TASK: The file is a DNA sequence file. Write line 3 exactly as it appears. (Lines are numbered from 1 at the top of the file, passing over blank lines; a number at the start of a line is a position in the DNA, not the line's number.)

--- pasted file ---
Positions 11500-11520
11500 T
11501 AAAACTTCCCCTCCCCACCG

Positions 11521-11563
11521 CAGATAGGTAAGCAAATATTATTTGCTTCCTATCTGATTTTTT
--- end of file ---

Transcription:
11501 AAAACTTCCCCTCCCCACCG